Skip to main content

Let Russia Be Russia

In 1947, George F. Kennan argued that the Soviet Union’s hostility toward the US was rooted in deep-seated nationalism and insecurity. The same could be said of the current conflict between Russia and the West: It is a collision between the West’s supposedly universal values and Russia’s quest for a distinct identity.

TEL AVIV – In his famous “X” article, published in 1947, George F. Kennan argued that the Soviet Union’s hostility toward the United States was virtually inexorable, given that it was rooted not in a classic conflict of interest between great powers, but in a deep-seated nationalism and insecurity. The same could be said of the current conflict between Vladimir Putin’s Russia and the West: It is, at root, a collision between the West’s supposedly universal values and Russia’s quest for a distinct identity.

A country’s struggle for identity can shape its strategic behavior. The missionary ethos of American civilization helps to explain its conduct as a global power. The resurgence of Islamism is essentially a quest for a fulfilling identity by an ancient civilization overwhelmed by the challenges of modernity. And Israel’s emphasis on its Jewish identity has become a formidable obstacle to peace with the Palestinians.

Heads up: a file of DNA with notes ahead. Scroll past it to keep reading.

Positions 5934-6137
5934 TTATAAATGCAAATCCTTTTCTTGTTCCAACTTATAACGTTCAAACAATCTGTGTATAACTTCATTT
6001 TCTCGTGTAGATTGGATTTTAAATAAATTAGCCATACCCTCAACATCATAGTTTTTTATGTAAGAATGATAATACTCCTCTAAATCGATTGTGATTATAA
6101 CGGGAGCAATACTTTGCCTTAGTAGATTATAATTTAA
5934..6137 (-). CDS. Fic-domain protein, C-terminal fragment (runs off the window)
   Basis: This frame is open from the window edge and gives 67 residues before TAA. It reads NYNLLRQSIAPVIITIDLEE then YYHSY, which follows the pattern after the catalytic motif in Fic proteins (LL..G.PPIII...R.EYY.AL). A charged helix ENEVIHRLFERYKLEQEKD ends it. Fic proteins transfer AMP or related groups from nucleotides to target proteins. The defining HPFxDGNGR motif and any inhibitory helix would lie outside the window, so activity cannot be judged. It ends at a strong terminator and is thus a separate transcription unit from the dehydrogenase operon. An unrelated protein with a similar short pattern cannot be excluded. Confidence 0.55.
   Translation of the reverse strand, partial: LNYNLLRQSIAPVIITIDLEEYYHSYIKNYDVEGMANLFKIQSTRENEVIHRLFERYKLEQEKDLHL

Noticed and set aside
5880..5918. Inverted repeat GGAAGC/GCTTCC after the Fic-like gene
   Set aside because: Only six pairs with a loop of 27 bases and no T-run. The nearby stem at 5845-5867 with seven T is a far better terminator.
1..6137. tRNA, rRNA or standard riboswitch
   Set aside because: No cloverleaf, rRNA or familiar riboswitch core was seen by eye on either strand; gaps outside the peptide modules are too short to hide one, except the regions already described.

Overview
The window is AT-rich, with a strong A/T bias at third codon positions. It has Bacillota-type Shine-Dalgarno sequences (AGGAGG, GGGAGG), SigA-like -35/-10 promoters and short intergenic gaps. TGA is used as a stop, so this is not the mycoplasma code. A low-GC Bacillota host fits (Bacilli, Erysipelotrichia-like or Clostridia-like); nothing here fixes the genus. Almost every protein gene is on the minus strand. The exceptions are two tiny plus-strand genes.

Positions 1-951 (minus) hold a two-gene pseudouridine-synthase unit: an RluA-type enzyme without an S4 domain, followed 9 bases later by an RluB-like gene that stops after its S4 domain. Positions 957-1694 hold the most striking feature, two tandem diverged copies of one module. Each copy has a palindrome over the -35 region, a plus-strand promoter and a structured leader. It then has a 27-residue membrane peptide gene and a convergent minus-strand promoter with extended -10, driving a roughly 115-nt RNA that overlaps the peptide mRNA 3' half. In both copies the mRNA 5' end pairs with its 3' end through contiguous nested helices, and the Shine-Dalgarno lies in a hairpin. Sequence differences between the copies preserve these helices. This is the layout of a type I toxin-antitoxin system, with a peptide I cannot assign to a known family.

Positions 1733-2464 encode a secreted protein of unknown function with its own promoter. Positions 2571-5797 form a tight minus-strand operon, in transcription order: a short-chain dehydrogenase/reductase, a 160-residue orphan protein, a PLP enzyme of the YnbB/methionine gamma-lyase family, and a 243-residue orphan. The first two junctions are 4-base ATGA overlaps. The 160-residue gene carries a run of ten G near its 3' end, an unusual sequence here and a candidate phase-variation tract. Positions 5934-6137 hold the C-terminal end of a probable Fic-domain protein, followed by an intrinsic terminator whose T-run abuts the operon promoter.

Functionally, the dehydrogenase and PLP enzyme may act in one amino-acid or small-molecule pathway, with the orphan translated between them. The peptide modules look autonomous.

Putin’s defiant foreign policy is a response – mediated by an authoritarian political tradition, the reactionary tenets of Orthodox Christianity, and pride in Russia’s vast geography and natural wealth – to the humiliating loss of an empire. Seeing in Russia’s Cold War defeat the need to extol the non-Western roots of Russian history and tradition, Putin has fallen back on the same conservative values that emerged in response to the Napoleonic invasion of 1812, frustrating Peter the Great’s modernization efforts.

We hope you're enjoying Project Syndicate.

To continue reading, subscribe now.

Subscribe

Get unlimited access to PS premium content, including in-depth commentaries, book reviews, exclusive interviews, On Point, the Big Picture, the PS Archive, and our annual year-ahead magazine.

https://prosyn.org/WZVXtkc;
  1. solana109_robert wallisCorbis via Getty Images_manhittingberlinwall Robert Wallis/Corbis via Getty Images

    The Partial Triumph of 1989

    Javier Solana

    The fall of the Berlin Wall in November 1989 marked the end not of a historical chapter, but of a paragraph. Although capitalism currently has no rival, it has proven its compatibility with illiberal forces.

    0
  2. sachs315_Pablo Rojas MadariagaNurPhoto via Getty Images_chileprotestmanbulletface Pablo Rojas Madariaga/NurPhoto via Getty Images

    Why Rich Cities Rebel

    Jeffrey D. Sachs

    Having lost touch with public sentiment, officials in Paris, Hong Kong, and Santiago failed to anticipate that a seemingly modest policy action (a fuel-tax increase, an extradition bill, and higher metro prices, respectively) would trigger a massive social explosion.

    1

Cookies and Privacy

We use cookies to improve your experience on our website. To find out more, read our updated Cookie policy, Privacy policy and Terms & Conditions